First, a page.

|Filed Under:||Academics / General Science|
|Posts on Regator:||6322|
|Posts / Week:||12.8|
|Archived Since:||April 5, 2008|
SpaceX has now completed more missions in 2017 than any other year since its founding—and it’s still got five months to go.
When a blue whale washed up in Newfoundland in 2014, Jacqueline Miller launched into action.
The more researchers learn about metformin, the more it seems like a medieval wonder drug that could boost longevity in the 21st century.
When you push the button, nitrogen shoves a pungent, debilitating cocktail out of the canister.
City leaders must do more to integrate climate concerns into public health policy.
A decade ago, most electronic health care records collected just one piece of gender-related data: sex. Here's how that changed.
The radio spectrum is a limited commodity—and more and more of it is getting slurped up by consumer devices.
Nike's quest to break the two-hour marathon did not go as planned. But when you're pushing the limits of human performance, nothing ever does.
It could not only help robots get a good grip on things like space debris, but supercharge robots right here on Earth.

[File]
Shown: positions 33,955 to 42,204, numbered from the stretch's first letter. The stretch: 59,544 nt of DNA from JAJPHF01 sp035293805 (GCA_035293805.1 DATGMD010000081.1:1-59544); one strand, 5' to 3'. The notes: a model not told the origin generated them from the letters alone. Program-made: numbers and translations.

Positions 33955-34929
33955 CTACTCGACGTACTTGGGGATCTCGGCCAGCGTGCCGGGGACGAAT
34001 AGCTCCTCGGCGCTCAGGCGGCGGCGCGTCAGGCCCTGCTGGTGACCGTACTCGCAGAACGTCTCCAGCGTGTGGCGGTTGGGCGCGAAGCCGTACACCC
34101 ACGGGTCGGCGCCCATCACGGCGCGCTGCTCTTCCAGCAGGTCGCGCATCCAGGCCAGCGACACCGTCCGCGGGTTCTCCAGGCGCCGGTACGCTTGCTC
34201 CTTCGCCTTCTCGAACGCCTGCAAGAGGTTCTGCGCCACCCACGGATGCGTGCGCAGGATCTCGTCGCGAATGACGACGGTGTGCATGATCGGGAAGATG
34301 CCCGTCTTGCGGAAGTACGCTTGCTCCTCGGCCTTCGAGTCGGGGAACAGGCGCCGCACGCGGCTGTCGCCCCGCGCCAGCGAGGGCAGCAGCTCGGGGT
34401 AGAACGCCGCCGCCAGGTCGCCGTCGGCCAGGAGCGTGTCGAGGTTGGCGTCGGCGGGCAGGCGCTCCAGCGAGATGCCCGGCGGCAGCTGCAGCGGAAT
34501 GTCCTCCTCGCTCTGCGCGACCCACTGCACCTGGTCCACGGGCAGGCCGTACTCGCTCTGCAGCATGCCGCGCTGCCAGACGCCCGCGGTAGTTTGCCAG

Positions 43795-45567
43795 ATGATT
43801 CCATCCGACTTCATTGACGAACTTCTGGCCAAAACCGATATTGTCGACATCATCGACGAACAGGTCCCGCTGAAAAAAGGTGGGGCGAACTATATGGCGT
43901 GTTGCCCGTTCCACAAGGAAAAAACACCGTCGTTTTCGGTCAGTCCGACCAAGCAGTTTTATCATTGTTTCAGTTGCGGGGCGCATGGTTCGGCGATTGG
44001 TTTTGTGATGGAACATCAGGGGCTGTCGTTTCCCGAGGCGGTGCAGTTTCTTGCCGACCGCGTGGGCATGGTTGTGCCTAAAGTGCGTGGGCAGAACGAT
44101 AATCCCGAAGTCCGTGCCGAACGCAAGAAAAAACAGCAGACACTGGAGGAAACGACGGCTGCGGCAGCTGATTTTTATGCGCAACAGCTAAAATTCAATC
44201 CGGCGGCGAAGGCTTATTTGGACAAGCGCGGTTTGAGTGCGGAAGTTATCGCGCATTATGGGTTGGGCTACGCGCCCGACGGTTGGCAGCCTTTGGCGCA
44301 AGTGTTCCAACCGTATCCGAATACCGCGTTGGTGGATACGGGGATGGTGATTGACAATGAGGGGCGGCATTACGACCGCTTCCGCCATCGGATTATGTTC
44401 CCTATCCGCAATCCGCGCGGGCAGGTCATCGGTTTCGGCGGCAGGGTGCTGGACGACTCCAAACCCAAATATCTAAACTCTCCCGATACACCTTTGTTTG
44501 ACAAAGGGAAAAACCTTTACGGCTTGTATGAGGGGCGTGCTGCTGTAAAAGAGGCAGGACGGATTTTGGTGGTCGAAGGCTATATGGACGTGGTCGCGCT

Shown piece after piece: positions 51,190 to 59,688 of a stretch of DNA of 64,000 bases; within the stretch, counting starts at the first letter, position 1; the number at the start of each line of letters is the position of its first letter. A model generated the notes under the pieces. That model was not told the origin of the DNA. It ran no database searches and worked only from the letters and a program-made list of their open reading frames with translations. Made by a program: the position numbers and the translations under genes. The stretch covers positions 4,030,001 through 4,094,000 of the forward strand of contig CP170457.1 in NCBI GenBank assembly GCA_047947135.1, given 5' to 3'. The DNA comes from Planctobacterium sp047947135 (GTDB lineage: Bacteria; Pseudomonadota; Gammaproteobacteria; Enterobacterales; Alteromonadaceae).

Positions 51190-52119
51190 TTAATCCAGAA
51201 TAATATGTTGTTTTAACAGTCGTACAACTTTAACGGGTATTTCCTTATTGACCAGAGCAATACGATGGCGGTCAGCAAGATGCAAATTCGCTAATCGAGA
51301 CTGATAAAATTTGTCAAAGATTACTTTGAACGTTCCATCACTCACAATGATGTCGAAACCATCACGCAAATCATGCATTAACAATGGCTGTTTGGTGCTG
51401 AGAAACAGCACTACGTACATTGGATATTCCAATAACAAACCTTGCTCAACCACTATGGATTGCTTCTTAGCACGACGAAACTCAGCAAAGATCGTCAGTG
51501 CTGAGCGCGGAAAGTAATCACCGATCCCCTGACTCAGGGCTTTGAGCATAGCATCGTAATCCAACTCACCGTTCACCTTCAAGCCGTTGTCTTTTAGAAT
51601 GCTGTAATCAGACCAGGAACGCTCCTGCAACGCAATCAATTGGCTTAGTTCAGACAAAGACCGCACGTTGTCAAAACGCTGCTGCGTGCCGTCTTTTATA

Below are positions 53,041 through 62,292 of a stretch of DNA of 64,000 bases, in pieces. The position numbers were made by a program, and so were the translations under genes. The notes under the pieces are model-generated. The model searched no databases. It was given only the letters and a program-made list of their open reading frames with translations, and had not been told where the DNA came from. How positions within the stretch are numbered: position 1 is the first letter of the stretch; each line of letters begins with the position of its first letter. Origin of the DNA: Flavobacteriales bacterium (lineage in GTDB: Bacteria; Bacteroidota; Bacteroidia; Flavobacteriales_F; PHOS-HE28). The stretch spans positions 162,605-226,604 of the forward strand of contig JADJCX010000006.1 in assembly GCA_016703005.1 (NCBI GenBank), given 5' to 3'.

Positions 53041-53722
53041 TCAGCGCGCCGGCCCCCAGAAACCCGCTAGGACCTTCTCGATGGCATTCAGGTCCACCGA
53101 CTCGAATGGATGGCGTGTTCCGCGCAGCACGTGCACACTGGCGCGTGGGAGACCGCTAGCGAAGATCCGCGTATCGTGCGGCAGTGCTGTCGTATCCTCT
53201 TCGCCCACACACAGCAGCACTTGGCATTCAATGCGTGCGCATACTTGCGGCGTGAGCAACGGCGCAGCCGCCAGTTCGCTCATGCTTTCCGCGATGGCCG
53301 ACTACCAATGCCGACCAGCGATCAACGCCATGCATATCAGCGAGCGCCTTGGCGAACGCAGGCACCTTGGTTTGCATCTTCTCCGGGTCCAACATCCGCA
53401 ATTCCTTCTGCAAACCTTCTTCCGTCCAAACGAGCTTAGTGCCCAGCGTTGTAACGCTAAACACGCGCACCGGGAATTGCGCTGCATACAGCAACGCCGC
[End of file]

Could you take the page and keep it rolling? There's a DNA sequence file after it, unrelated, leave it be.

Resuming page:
Scientists and the military have often tussled when it comes to who is more important in outer space.
Penny highlights the power and limitations of machine learning.
The iPhone makes it easy to do all kinds of cool physics. Like, say, use the change in velocity in an elevator to measure the height of a building.
Decade-old snot from cancer patients revealed a new technique to forecast how flu evolves.
Having a gene for a rare disease might not give you symptoms. But it could beef up your medical bills.
A model shows that cow herds may be extremely dynamic, secretly contentious gatherings of warring interests.
Researchers are studying how machine learning could help identify infants before they show behavioral symptoms.
Henry Markram is back with a new publication on his controversial Blue Brain project. The math behind it may be more important than the results.
Drug prices are too high. Meet the man who could fix them and the surprising opponents who want him to go away.
A new study shows that many small tumors—the ones that are easiest to catch with mammograms—are the least likely to turn into troublesome cancers.